Each month, on the first Tuesday at 7 a.m., a table or two of men gather at River Road Church, Baptist to eat breakfast, shoot the breeze and pray for whatever is on their minds that morning. If you like your eggs and bacon free, your coffee hot and your conversations free-ranging, join us.
Preacher that I am, I try to throw a devotional thought in the conversation. Yesterday my thought was a paragraph from John Westerhoff’s book, A Pilgrim People: Learning Through the Church Year.
“For many of us, Advent is preparation for a secular Christmas through frantic, exhausting escapist behavior. We eat too much, party too much, stay up too late. And when Christmas comes, we fall apart. We frantically decorate and clean our homes. We buy presents. By the end of Advent some have experienced what they call “Christmas joy,” but it is short-lived and lacking in depth. It is a season when the lonely tend to experience greater loneliness, the broken have their wounds opened again, the weary end up more tired, and everyone is poorer. Few experience a second coming, a rebirth of new life, and the presence of that peace, hope, healing, love, joy promised to those who need them most. If the church is be a gift to those whose lives cry out for the good news, it will need to rethink how it integrates the stories of people with its story during the Advent season.”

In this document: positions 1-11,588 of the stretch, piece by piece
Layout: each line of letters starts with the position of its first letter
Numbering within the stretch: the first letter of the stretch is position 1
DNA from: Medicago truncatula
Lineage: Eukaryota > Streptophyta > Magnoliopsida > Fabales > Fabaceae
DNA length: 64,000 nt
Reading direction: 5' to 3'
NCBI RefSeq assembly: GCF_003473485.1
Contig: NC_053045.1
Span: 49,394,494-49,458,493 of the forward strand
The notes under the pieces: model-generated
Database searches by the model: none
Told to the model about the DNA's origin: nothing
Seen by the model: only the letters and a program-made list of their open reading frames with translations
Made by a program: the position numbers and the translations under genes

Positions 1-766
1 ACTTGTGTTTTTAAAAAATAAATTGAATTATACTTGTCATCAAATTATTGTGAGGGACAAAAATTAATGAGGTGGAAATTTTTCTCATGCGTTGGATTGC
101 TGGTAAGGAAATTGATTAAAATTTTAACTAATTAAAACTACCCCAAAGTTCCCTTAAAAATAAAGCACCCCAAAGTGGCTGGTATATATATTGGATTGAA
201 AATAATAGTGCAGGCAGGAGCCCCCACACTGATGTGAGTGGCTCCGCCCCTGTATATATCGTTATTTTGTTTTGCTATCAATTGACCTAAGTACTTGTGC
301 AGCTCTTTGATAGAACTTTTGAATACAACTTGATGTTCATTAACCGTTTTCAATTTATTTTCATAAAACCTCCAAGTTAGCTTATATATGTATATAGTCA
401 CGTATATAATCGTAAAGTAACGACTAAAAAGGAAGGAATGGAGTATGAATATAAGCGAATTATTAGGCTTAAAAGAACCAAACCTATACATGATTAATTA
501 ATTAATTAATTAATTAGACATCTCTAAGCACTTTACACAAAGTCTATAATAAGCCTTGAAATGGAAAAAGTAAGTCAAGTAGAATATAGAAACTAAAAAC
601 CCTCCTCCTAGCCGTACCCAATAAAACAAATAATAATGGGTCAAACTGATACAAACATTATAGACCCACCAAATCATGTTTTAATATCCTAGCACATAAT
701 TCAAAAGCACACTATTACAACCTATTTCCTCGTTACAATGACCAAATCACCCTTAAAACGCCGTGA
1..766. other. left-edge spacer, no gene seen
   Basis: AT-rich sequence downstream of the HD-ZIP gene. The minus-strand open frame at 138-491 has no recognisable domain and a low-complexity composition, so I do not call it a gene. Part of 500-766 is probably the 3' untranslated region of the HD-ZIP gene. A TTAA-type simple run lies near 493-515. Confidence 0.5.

I am not certain I know how to do this last task suggested by Westerhoff—integrate the stories of our lives with the stories of Advent. One possibility is to reread the prophecies of Isaiah and the first couple chapters of Matthew and Luke, then ponder how they speak to us.
I am certain of this. Westerhoff describes the season with piercing accuracy. We skate along its surface, never digging into its depths, particularly its challenge to all that is superficial about our celebration of the season.
Phillips Brooks was correct when he wrote that “the wondrous gift” is given “silently.” So many of the best gifts come that way, and we need to be alert to welcome them.